Economy, Business And Markets

India Bank Seeks Space After Sanctions

India Bank Seeks Space After Sanctions  India Bank Seeks Space After Sanctions

As the western sanctions on Iran are getting out of the way, the sole funneling agency for India’s oil trade with Iran during the restricted period since 2012, is looking to expand business opportunities by leveraging existing tie-ups.

A four-member UCO team comprising executive director JK Garg visited Teheran recently to ensure that it remains the preferred bank to support Indo-Iran bilateral trade, which is expected to grow over a third to $6 billion this fiscal year with the easing of sanctions.

“We have established a relationship with Iran over the last three years. We need to leverage on this,” Garg told the Economic Times in an interview.

“More business opportunities are likely to emerge from Iran as trade volume will grow when the sanctions are removed,” Garg said.

Going forward, the bank may have to compete with other Indian lenders such as State Bank of India, which are planning to restore old links with the Islamic Republic and offer full-scale banking services.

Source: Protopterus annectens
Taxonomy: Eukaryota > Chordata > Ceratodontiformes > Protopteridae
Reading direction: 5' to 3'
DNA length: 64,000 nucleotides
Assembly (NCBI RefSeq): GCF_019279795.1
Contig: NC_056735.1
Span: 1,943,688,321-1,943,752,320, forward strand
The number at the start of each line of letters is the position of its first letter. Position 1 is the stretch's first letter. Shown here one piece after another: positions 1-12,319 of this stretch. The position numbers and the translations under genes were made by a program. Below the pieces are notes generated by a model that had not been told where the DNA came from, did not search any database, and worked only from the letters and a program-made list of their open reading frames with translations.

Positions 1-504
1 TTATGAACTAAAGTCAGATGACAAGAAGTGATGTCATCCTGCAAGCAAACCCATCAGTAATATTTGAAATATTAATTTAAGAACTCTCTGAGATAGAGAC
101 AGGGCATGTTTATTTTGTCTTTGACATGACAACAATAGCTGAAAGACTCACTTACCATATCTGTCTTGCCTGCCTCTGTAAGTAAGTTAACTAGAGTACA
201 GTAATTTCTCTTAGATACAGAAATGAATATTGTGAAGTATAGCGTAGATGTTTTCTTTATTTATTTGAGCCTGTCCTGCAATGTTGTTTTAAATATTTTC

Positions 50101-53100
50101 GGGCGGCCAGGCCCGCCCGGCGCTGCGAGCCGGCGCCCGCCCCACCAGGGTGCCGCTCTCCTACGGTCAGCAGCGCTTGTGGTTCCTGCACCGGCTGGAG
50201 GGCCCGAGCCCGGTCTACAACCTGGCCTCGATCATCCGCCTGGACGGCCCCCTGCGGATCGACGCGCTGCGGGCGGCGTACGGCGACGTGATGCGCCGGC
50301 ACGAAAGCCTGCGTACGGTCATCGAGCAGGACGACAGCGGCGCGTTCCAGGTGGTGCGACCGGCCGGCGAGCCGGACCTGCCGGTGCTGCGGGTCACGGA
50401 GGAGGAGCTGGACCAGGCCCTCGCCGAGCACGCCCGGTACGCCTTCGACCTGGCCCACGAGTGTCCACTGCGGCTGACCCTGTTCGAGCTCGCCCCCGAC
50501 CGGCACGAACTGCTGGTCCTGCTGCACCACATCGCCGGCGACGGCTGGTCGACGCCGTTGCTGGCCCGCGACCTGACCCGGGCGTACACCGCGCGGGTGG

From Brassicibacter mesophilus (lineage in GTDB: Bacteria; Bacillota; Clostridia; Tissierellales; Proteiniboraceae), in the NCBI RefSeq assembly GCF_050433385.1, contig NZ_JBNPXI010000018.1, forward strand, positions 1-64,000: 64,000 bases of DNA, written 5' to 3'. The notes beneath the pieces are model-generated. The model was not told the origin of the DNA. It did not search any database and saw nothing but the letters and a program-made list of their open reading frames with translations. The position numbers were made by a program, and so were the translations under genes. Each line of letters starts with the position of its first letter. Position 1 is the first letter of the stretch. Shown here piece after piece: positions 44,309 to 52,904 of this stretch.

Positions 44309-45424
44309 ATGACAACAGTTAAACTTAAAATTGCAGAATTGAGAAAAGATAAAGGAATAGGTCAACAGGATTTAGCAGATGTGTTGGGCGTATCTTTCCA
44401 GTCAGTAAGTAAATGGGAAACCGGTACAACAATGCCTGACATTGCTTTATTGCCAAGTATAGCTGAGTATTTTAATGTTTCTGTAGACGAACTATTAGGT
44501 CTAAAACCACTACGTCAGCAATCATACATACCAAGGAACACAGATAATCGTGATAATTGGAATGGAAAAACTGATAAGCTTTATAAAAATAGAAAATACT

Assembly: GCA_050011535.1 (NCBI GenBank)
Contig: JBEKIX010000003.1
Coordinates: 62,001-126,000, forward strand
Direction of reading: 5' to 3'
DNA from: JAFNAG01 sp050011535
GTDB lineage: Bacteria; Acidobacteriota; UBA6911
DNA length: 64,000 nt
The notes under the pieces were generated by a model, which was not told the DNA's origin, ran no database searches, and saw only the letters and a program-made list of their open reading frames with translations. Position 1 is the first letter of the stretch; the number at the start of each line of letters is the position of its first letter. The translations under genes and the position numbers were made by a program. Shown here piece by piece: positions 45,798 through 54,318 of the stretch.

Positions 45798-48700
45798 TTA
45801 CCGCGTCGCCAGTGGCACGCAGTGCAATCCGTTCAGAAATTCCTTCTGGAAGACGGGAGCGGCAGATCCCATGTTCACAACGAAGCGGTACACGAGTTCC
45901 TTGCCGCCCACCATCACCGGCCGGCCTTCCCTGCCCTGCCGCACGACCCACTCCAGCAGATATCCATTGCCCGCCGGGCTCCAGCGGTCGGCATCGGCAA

Iran and world powers have sealed an accord which calls for lifting of the economic restrictions in lieu of Iran curbing its nuclear program.

The UCO team visited Central Bank of Iran and officials from leading commercial banks in Iran such as Bank Parsian and Bank Pasargad to explore financing opportunities to their importers and exporters clients.

These banks along with eight others including Karafarin Bank, Middle East Bank and Bank Hekmat Iranian opened rupee accounts with UCO to support Indo-Iran bilateral trade when the US and the European nations imposed restrictions on dollar-trade.

UCO’s zero exposure to the US and western financial system helped it earn this special status while exposed banks like SBI had lost business because of the sanctions. The bank has limited overseas business with branches only in Singapore and Hong Kong.